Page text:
Once again, be advised to carry out these experiments in a relatively sane and rational way. The purpose is definitely not to go and get yourself killed or wind up in the hospital. Try to establish some kind of safety net, like taking a sober friend along or at least telling a friend what you're planning to do and making sure they have some way to get to you in case something goes wrong.

You may find that, with the proper precautions, a deliberately bad trip may be one of the most rewarding experiences you can ever have. It will make you grateful for your normal, everyday life, and it will make you doubly grateful for the good trips that are waiting for you down the road.


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OfflineskaMariaPastora
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Re: The value of bad trips--Read at your own risk! [Re: EchoVortex]
    #554966 - 02/18/02 02:42 AM (15 years, 4 months ago)

Very interesting post. I can see the merit of bad trips as being even more powerful and life changing than good trips. However, I think its important to have some kind of sitter around so you don't hurt yourself in your anguish. Although I've never had full blown "bad trip" I kind of would like to, I think it would be a very enlightening experiecne.

I don't, nowever, think you need to be in a bad set or go someplace unpoleasant to have a bad trip. You can convince yourself to go someplace unpleasant whenever you want, just by thinking it (I have done this). That's how a bad trip starts after all, the state of your mind. Start thinking negatively or fearfully and you'll have a bad trip. I would like to try this sometimes, but in a controlled environment.


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OfflineTimeleech
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Registered: 10/04/01
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Re: The value of bad trips--Read at your own risk! [Re: EchoVortex]
    #554972 - 02/18/02 02:49 AM (15 years, 4 months ago)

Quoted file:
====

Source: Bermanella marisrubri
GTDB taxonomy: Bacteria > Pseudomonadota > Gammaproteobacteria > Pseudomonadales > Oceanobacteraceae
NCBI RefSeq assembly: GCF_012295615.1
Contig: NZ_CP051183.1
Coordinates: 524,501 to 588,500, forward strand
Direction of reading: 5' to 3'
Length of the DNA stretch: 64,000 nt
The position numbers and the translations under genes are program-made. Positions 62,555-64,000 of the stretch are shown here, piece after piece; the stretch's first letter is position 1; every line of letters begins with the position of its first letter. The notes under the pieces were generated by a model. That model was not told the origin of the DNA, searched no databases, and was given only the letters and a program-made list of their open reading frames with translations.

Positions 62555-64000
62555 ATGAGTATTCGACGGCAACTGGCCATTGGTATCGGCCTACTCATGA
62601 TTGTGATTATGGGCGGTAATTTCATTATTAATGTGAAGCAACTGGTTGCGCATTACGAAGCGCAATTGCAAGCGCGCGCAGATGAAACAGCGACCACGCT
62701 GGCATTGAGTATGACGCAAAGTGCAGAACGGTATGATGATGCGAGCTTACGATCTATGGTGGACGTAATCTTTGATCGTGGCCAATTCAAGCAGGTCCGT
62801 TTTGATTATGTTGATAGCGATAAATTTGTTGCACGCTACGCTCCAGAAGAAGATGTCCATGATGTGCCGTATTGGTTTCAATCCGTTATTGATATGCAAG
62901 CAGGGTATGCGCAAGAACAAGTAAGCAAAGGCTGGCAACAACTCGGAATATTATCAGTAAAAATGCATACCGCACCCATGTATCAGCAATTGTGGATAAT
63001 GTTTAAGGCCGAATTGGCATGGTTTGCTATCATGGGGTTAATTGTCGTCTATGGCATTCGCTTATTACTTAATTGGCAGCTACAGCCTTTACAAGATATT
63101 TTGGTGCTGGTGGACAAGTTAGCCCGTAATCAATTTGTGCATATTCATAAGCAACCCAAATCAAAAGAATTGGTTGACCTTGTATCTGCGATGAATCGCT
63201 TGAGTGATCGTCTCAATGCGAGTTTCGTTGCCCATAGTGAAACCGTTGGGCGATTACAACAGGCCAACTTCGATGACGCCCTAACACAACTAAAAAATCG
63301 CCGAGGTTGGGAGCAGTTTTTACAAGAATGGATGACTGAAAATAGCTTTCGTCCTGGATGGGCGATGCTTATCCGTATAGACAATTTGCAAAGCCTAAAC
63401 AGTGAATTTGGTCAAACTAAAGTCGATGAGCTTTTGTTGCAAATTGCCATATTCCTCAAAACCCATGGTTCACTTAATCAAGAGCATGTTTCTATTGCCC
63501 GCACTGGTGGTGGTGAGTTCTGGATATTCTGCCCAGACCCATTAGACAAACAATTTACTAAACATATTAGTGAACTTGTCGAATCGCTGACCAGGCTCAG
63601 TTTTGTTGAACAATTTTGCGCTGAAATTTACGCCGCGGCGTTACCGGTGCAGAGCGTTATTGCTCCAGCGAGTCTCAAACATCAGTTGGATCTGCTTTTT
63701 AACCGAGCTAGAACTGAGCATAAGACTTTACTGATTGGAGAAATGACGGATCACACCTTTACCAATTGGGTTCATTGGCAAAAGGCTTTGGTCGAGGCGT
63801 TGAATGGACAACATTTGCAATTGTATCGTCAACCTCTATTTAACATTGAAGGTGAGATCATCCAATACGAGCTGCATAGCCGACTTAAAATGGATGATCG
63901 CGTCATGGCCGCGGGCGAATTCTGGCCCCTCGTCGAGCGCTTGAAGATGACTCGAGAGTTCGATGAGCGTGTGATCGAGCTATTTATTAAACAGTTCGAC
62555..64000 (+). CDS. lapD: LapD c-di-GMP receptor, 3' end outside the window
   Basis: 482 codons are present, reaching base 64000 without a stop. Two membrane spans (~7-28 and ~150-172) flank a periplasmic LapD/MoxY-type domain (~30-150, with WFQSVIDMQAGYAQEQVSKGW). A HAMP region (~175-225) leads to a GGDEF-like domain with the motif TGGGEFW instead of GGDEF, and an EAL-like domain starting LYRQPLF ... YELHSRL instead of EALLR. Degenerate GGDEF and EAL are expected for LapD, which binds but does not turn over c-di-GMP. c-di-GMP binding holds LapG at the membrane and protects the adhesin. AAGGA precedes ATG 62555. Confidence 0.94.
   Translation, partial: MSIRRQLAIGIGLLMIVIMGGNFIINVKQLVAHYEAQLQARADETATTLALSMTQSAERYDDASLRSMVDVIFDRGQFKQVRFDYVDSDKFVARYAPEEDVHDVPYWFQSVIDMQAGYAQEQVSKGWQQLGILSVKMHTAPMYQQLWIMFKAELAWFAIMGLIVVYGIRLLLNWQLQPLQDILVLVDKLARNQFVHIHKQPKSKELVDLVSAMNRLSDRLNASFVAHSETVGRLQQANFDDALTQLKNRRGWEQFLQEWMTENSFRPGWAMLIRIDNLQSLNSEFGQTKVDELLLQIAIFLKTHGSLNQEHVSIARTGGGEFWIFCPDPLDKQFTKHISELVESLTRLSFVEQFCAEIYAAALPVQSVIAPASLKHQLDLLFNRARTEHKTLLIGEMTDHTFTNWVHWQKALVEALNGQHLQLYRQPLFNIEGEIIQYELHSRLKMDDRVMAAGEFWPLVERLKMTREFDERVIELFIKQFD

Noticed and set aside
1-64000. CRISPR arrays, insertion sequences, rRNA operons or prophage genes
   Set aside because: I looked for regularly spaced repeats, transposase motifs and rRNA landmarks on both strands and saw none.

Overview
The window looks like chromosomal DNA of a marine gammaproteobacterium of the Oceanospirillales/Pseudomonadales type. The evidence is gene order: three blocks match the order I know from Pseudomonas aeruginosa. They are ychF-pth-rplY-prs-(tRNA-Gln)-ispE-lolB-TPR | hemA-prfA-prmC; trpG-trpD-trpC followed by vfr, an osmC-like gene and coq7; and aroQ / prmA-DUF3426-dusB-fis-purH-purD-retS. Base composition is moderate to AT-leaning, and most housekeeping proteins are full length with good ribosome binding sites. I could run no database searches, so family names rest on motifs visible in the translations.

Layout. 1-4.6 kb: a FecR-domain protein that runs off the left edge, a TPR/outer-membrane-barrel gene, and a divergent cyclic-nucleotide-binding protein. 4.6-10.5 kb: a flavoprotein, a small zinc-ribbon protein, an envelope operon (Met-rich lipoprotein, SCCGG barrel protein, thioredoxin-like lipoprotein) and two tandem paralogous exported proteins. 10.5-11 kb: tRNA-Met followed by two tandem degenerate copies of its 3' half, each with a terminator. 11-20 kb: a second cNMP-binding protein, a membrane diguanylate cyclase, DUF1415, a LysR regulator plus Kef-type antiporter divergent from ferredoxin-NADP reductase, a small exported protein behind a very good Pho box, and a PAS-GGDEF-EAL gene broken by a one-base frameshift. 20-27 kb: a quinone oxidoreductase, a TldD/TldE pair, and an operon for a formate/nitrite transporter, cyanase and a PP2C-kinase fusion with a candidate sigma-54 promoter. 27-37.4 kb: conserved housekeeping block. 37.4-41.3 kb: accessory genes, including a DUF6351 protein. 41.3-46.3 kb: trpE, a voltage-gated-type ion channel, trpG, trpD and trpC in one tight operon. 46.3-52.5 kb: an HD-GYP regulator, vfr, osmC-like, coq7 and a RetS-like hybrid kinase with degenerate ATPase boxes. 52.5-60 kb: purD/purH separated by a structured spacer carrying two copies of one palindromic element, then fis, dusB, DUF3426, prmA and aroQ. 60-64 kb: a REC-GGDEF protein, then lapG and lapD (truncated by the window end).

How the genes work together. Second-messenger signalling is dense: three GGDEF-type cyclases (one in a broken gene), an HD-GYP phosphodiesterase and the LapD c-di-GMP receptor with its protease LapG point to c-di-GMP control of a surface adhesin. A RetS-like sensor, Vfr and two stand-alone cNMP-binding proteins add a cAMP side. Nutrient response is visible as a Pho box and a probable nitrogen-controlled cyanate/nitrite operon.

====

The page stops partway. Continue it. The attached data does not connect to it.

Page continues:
I agree with ska. THe most productive way to do it is probably at home, probing your mind for "issues" or recent events that unsettle you. Dig up some deep-rooted emotions that need to see the daylight. At least you will be able to work with some internal matter, and not be overwhelmed by anxiety and fear of external forces.


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--
Eternally boggled, flummoxed, bewildered and surprised.
theophagy.org


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OfflineDivine_Madness
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Registered: 12/11/01
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Re: The value of bad trips--Read at your own risk! [Re: EchoVortex]
    #555079 - 02/18/02 07:08 AM (15 years, 4 months ago)

In most of my trips I have some part where it goes bad, and afterwards I find it indeed to be the most rewarding experiences.
Another good thing about is is that is that I am suprised I got out of it completely normal, and survived. This gives me a good feeling, a better self esteem. I also learn the most about my self in bad trips, I can discover who I really am
Other good things are indeed experience itself. It makes the trip more balanced if a part is bad.
It also makes me feel glad I can be in reality, and doesnt make metend to see tripping as an escape.
And the best part: bad trips are the most interesting ones to tell about :smile: 


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its all placebo


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OfflineRoger_irrelevant
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Registered: 11/22/01
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Re: The value of bad trips--Read at your own risk! [Re: EchoVortex]
    #555126 - 02/18/02 09:11 AM (15 years, 4 months ago)

Ridiculous! Setting yourself up for a bad trip would be like getting someone to deliberately piss you off so you could then ponder on why you got pissed of!! Before you then say "exactly", I would say why couldn't you work that one while sober? Bad trips can be brought on by external factors and it's usually because the incensed tripper is unprepared/unable to react in these situations eg.
walking a quite road tripping to suddenly become startled by loud voices, under normal (sober) circumstances you probably wouldn't flinch or give it much thought but while high! Tell me then what are going to learn from this encounter?
Bad trips caused by internal conflicts possibly originating from the subconscious are more likely to reveal something of worth if the trip can be programmed towards those ends.